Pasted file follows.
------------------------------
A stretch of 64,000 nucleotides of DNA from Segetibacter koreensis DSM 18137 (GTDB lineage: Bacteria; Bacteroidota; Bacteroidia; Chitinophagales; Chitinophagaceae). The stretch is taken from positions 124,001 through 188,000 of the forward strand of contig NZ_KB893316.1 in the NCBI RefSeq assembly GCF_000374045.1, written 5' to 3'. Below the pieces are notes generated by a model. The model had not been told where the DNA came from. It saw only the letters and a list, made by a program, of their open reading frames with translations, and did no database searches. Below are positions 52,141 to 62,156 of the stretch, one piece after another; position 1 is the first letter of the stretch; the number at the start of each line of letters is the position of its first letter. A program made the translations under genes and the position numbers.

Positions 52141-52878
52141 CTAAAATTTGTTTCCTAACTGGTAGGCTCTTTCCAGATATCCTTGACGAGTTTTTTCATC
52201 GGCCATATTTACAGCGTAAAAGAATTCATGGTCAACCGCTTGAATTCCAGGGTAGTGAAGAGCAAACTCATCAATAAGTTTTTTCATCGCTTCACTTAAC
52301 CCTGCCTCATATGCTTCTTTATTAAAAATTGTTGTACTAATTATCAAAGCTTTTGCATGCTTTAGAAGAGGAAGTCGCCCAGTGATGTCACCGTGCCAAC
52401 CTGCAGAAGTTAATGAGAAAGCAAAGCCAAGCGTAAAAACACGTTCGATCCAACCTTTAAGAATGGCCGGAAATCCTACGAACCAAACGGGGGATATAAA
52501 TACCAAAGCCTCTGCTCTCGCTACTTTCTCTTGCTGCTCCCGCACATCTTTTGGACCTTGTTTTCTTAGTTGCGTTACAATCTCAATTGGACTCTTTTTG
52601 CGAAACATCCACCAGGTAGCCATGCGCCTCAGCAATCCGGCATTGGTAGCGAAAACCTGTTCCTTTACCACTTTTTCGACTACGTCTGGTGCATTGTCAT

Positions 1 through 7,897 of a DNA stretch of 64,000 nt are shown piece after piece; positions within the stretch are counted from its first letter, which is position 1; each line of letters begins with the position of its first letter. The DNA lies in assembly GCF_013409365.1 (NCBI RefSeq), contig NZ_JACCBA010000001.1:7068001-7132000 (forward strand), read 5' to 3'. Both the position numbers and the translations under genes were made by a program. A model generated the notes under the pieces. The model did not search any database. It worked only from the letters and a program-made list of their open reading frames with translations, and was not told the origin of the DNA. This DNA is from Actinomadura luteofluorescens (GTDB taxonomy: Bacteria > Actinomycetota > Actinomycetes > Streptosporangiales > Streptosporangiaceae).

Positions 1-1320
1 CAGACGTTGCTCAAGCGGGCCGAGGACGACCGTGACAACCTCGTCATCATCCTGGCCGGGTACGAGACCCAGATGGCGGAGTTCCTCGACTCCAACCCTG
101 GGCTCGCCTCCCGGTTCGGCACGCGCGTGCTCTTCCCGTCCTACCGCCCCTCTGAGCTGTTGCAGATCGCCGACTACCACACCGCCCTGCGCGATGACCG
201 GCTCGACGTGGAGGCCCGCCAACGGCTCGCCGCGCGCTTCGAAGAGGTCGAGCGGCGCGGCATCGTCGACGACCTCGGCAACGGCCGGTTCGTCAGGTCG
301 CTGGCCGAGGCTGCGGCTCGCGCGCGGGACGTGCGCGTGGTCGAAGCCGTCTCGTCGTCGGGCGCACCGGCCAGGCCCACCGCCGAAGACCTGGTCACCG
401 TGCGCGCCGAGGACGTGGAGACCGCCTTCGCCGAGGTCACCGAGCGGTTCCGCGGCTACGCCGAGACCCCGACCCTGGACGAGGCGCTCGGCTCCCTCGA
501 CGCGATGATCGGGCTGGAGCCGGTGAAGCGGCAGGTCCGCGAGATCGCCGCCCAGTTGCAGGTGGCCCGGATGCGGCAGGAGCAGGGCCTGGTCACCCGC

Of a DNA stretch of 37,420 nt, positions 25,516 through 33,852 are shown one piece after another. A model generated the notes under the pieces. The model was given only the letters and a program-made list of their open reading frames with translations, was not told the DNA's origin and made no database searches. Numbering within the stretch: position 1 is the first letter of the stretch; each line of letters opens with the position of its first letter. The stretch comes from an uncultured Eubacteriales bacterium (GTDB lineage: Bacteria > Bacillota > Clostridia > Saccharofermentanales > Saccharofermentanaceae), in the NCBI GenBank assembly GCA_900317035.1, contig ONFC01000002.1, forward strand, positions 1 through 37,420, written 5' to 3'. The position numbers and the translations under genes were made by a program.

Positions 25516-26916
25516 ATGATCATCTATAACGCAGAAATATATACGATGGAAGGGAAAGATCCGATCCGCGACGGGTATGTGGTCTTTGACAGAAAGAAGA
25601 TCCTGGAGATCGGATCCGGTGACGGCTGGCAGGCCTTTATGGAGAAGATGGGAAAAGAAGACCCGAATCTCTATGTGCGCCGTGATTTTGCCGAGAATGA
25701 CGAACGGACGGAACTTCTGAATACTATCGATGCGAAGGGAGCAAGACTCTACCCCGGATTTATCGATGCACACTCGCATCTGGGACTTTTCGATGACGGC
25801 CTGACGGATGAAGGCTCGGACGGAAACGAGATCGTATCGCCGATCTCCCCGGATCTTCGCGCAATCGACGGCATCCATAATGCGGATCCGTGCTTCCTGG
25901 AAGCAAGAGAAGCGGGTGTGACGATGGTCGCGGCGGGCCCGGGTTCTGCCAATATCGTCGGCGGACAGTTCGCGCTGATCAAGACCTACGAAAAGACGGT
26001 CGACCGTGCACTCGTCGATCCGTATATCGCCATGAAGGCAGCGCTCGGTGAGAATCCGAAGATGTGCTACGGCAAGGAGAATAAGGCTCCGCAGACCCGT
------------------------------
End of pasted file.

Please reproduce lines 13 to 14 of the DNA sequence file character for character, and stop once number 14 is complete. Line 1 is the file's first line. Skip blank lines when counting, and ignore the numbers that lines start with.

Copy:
201 GCTCGACGTGGAGGCCCGCCAACGGCTCGCCGCGCGCTTCGAAGAGGTCGAGCGGCGCGGCATCGTCGACGACCTCGGCAACGGCCGGTTCGTCAGGTCG
301 CTGGCCGAGGCTGCGGCTCGCGCGCGGGACGTGCGCGTGGTCGAAGCCGTCTCGTCGTCGGGCGCACCGGCCAGGCCCACCGCCGAAGACCTGGTCACCG